The Green and Renewable Energy Workshop (GREW) at Lewis University incorporated sustainability teaching ideas into math, science, social studies, language arts, health and art, among others.
The collaboration between middle-school teachers in Joliet School District 86 and Lewis University faculty in the College of Arts and Sciences and the College of Education began with a two-week workshop for teachers from all disciplines. It inspired ideas and techniques for increasing their students’ achievement by working with issues related to sustainability and green energy. After the workshop, the teachers continue to collaborate with Lewis University throughout the year.
Twenty-five teachers from Gompers Junior High in Joliet participated in this year’s workshop, which was held June 17-27 in the new Science Center. The participants represent many different departments at Gompers, including Math, Science, Social Studies, Language Arts, Health and Art. They worked with Lewis University faculty from the sciences and education on a variety of activities, including lecture-and-discussion sessions, hands-on laboratory experiments, group presentations and field trips.
The teachers performed experiments in physics and chemistry, including an egg-drop competition and an environmental forensics exercise. They learned how to write computer programs in Scratch and Python. They discovered how computer and cyber security issues are impacting today’s electrical grid. They read and discussed articles about climate change and sustainable practices. They were introduced to the various electronic research tools available at the Lewis University library, which they used to build a research basis for their classroom project proposals for the upcoming school year. They also visited several sites, including Argonne National Laboratory, a wind farm in Shabonna, Ill., the ComEd Training Facility in Rockford, and the Thanks Jordan Raw Vegan Café in Lockport.
The program was funded by an Illinois Math Science Partnership Grant (MSP) provided through the U.S. Department of Education. The grant funds continue beyond the workshop. They provide support for ongoing collaboration throughout the school year between the middle-school teachers and Lewis University faculty, as well as equipment and material purchases that benefit the students. It was the third and final year of the grant.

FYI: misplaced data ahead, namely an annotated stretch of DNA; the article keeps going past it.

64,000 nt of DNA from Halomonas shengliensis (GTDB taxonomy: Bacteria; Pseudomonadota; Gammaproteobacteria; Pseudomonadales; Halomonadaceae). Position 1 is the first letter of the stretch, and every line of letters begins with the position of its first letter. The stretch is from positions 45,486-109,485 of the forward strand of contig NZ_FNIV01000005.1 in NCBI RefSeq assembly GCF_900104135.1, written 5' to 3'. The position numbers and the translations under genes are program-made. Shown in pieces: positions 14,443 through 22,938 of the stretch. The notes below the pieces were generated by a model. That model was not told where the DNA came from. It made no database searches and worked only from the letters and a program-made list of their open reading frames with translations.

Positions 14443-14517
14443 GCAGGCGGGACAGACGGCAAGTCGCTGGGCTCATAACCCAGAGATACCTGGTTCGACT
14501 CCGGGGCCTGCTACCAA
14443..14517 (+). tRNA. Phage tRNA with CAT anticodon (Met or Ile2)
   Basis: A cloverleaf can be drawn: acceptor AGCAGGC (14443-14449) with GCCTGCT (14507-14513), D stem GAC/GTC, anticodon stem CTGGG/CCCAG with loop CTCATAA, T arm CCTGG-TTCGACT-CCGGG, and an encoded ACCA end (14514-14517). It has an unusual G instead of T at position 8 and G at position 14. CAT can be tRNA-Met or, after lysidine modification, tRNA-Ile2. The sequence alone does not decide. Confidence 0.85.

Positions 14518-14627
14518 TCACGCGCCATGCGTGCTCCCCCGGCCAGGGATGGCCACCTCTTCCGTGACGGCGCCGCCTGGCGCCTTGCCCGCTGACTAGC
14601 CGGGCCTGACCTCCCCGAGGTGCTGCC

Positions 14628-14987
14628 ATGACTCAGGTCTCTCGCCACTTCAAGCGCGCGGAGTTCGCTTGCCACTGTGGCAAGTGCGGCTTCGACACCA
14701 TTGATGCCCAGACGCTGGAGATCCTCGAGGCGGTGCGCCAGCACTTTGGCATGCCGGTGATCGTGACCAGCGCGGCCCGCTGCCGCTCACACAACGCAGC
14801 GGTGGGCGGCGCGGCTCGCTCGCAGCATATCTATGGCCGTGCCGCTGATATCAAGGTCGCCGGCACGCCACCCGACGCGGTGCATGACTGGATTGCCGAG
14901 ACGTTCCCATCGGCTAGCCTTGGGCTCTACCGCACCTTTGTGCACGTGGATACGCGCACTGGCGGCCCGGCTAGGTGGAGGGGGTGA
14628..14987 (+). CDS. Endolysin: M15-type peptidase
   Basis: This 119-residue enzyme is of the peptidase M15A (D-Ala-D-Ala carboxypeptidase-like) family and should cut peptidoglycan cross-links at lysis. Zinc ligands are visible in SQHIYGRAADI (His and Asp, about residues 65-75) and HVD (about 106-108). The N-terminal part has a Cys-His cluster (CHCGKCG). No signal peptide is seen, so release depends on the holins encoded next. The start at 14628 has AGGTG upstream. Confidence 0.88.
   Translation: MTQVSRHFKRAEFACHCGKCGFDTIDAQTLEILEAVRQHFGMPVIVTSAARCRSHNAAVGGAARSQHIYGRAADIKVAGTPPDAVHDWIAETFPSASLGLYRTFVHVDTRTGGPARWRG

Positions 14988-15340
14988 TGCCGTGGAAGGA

The principle investigators for the grant are Dr. Ray Klump, professor and chair of Mathematics and Computer Science and director of the Master of Science in Information Security program, and Dr. Lauren Rentfro, assistant professor in Secondary Education. Other Lewis University faculty who helped with the workshop were Dr. Dorene Huvaere, professor and chair of Secondary Education; Dr. Jerry Kavouras, associate professor of Biology; Dr. Jason Keleher, assistant professor and chair of Chemistry; Dr. Joe Kozminski, associate professor and chair of Physics; and Dr. Cindy Kersey, assistant professor of Computer Science.
“This was such an enjoyable and rewarding experience for both the Gompers teachers and the Lewis University faculty,” Klump said. “The Gompers faculty are tremendous, dedicated teachers who have great ideas and an infectious camaraderie. Their students are very lucky to have them as their teachers.”
Lewis University is a Catholic university in the Lasallian tradition offering distinctive undergraduate and graduate programs to more than 6,500 traditional and adult students. Lewis offers multiple campus locations, online degree programs, and a variety of formats that provide accessibility and convenience to a growing student population. Sponsored by the De La Salle Christian Brothers, Lewis prepares intellectually engaged, ethically grounded, globally connected, and socially responsible graduates. The seventh largest private not-for-profit university in Illinois, Lewis has been nationally recognized by The Princeton Review and U.S. News & World Report.
Follow Lewis University